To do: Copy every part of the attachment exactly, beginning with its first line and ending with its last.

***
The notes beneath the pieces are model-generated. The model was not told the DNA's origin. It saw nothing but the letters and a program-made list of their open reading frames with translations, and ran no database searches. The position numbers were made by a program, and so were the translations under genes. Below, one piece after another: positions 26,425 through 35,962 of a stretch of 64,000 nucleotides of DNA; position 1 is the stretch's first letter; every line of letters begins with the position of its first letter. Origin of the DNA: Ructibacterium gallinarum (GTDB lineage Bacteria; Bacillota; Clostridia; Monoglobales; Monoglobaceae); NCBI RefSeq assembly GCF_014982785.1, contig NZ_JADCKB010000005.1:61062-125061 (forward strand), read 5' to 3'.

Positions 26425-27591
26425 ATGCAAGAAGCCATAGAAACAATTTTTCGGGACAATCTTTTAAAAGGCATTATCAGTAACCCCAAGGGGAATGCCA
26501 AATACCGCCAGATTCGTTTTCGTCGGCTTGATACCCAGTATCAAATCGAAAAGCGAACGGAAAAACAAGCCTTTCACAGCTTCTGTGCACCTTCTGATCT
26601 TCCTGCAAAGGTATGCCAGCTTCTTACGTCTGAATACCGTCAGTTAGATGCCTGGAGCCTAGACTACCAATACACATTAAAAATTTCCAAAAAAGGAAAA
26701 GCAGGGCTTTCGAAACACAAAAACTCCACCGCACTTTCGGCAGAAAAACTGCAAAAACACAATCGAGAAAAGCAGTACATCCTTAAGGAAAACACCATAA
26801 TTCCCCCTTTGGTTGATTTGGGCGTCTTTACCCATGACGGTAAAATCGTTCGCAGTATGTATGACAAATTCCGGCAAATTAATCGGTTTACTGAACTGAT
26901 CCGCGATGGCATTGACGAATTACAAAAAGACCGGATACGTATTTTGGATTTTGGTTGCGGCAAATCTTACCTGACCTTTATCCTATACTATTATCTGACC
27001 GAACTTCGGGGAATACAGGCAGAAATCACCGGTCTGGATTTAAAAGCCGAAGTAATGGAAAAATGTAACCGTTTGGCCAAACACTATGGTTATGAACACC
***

The notes beneath the pieces are model-generated. The model was not told the DNA's origin. It saw nothing but the letters and a program-made list of their open reading frames with translations, and ran no database searches. The position numbers were made by a program, and so were the translations under genes. Below, one piece after another: positions 26,425 through 35,962 of a stretch of 64,000 nucleotides of DNA; position 1 is the stretch's first letter; every line of letters begins with the position of its first letter. Origin of the DNA: Ructibacterium gallinarum (GTDB lineage Bacteria; Bacillota; Clostridia; Monoglobales; Monoglobaceae); NCBI RefSeq assembly GCF_014982785.1, contig NZ_JADCKB010000005.1:61062-125061 (forward strand), read 5' to 3'.

Positions 26425-27591
26425 ATGCAAGAAGCCATAGAAACAATTTTTCGGGACAATCTTTTAAAAGGCATTATCAGTAACCCCAAGGGGAATGCCA
26501 AATACCGCCAGATTCGTTTTCGTCGGCTTGATACCCAGTATCAAATCGAAAAGCGAACGGAAAAACAAGCCTTTCACAGCTTCTGTGCACCTTCTGATCT
26601 TCCTGCAAAGGTATGCCAGCTTCTTACGTCTGAATACCGTCAGTTAGATGCCTGGAGCCTAGACTACCAATACACATTAAAAATTTCCAAAAAAGGAAAA
26701 GCAGGGCTTTCGAAACACAAAAACTCCACCGCACTTTCGGCAGAAAAACTGCAAAAACACAATCGAGAAAAGCAGTACATCCTTAAGGAAAACACCATAA
26801 TTCCCCCTTTGGTTGATTTGGGCGTCTTTACCCATGACGGTAAAATCGTTCGCAGTATGTATGACAAATTCCGGCAAATTAATCGGTTTACTGAACTGAT
26901 CCGCGATGGCATTGACGAATTACAAAAAGACCGGATACGTATTTTGGATTTTGGTTGCGGCAAATCTTACCTGACCTTTATCCTATACTATTATCTGACC
27001 GAACTTCGGGGAATACAGGCAGAAATCACCGGTCTGGATTTAAAAGCCGAAGTAATGGAAAAATGTAACCGTTTGGCCAAACACTATGGTTATGAACACC